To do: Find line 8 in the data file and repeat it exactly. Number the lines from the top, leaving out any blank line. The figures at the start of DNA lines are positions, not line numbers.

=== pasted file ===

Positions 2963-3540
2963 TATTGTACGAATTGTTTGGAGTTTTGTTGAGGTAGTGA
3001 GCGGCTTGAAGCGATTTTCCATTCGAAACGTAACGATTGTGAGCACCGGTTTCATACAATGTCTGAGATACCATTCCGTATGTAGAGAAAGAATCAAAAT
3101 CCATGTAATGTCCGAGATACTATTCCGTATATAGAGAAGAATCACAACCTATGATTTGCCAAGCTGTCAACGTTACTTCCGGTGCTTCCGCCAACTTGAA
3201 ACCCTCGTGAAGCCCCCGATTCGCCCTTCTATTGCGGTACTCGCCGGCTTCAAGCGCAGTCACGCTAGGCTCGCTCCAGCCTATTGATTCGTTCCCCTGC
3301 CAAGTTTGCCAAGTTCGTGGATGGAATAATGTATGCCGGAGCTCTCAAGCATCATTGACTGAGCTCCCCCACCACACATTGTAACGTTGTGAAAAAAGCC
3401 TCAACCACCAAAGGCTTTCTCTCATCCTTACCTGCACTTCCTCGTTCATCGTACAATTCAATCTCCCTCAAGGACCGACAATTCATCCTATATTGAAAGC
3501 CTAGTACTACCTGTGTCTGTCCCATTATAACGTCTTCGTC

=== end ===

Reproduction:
3501 CTAGTACTACCTGTGTCTGTCCCATTATAACGTCTTCGTC